Follower Fraud: Stopping The Latest Scare In Its Tracks
The following is a guest contributed post from Harvey Schwartz, SVP Talent at WHOSAY.
Digital advertising has been plagued by fraud, brand safety and transparency issues for years. These similar issues are appearing to infect influence marketing. Fortunately, I believe that these problems won’t have the same impact on influencer campaigns as they do on the programmatic landscape.
Sure, fraud in the form of bots and fake followers poses a threat to trust in social influence, and mostly for those that believe in simply tapping an influencer with a seemingly large audience. If that’s where the collaboration stops in the relationship, then most of the value of effective influencer content is being misunderstood.
For marketers that truly understand influence marketing to be a form of media, fake followers are less of a risk because campaign success isn’t solely reliant on organic reach. And according to one recent survey, 82% of marketers are aligned with this outlook. For these campaigns, talent matching is based on a number of factors beyond the follower count, including real creativity, actual engagement with fans, authentic alignment, professionalism and brand safety. The results of these deeper defined relationships are measurable as an ad buy, rather than a blind social media spend, the lens through which some still (incorrectly) see influencers through.
Choosing The Right Collaborator
The key is not rushing into influence marketing but understand the space, and utilize trusted partners to help navigate what is still a newer environment for many brands. That same eMarketer survey cited above shows that 41% of marketers believe that influencer fraud is holding back the industry’s growth.
After screening the influencer universe, only the top 10% within each segment are brand safe and professional creators. This makes expert vetting essential to navigate the crowded space for any campaign. With nearly a million potential influencer partners across the social landscape, the concern and reality of picking the wrong influencer partner is a growing one, sure. But there are tools to help sort through which personas hold actual, quantifiable influence vs those that are racking up high follower and like counts with low engagement.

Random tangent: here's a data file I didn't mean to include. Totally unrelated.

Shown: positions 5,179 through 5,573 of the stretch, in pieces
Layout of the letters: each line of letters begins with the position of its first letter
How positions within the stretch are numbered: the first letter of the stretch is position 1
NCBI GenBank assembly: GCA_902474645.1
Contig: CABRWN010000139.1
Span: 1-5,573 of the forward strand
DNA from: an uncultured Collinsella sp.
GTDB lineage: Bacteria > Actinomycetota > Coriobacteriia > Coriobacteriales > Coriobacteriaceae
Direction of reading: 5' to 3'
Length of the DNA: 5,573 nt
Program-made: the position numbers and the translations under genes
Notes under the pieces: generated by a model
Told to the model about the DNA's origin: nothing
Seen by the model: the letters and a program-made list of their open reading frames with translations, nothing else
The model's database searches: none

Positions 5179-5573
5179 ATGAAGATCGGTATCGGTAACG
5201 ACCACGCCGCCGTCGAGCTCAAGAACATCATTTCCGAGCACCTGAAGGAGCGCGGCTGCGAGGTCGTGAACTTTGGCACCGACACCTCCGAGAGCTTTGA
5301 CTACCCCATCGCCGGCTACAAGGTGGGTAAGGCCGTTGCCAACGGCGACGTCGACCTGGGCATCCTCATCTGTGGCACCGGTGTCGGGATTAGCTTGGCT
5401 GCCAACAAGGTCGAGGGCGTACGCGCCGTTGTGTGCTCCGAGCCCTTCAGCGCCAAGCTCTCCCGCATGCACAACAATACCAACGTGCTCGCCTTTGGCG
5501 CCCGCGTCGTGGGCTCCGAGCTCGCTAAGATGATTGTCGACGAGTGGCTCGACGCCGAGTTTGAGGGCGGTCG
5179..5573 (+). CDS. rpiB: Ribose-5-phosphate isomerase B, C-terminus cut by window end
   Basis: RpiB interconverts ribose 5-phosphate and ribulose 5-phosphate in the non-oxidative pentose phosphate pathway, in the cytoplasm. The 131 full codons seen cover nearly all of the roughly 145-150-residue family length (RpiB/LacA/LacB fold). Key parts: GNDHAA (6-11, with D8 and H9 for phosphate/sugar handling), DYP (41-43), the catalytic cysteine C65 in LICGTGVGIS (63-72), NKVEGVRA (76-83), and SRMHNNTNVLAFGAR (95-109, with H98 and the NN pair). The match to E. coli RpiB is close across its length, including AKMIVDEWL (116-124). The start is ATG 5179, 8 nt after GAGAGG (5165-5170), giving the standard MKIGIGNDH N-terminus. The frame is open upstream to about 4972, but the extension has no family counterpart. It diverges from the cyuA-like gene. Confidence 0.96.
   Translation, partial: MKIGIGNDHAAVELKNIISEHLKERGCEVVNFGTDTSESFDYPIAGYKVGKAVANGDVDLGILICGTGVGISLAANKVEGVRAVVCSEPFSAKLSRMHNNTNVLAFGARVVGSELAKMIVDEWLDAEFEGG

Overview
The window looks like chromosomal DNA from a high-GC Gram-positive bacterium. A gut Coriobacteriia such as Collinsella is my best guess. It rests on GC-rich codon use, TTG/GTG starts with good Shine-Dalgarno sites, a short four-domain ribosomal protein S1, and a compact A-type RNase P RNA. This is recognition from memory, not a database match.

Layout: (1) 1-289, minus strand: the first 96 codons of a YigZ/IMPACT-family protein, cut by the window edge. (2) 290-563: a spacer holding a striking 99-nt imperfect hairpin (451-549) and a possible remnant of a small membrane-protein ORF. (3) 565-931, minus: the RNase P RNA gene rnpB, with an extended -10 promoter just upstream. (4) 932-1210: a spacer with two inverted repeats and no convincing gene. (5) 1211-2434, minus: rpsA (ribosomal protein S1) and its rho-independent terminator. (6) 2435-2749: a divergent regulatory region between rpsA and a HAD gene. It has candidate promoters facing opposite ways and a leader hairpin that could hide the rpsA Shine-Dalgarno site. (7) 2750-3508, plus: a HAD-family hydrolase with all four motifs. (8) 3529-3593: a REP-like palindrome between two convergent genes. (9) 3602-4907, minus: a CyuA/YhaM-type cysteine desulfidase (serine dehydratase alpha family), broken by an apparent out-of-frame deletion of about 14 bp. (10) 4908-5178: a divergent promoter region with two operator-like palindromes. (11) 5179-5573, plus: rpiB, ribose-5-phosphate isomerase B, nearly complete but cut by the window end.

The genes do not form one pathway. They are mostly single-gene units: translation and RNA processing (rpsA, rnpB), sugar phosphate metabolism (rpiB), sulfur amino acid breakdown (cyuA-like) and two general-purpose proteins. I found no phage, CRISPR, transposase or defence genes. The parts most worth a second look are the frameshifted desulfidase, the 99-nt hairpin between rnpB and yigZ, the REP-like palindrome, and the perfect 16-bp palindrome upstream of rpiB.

Vetting is critical at any level, though, and there are tools to track abnormal social handle growth (large influxes all at once) and strange engagement rates signaling fake activity commonly associated with bots. Even without tools, you can easily spot “follower to following” counts that are above normal, and therefore highly suspicious.
Statement of Authenticity
Another way to combat follower uncertainty is to ask them to sign a disclosure before agreeing to work together. A statement of authenticity from influencer accounts ties honestly directly to the agreement.
Here is a real quote from a professionally vetted influencer with regards to buying fake followers or likes: “No I have not and never plan to . I have built my audience based on trust and high quality content, I would never want to lose that.”
Frauds won’t try to pass off fake followers as “real” in writing, and if they happen to attempt it, any potential contract is voided. This not only protects brands and agencies from entering into problematic relationships. It also protects that top 10% of legitimate, professional creators that make a living from this line of work and the influence they’ve cultivated within their unique communities.
Don’t let the spectre of fake followers scare you off from these effective, targeted ad buys. Simply follow a diligent process for vetting and matching influencers, and you’ll realize that effective talent don’t actually need anything artificial to deliver a great media campaign for your brand.
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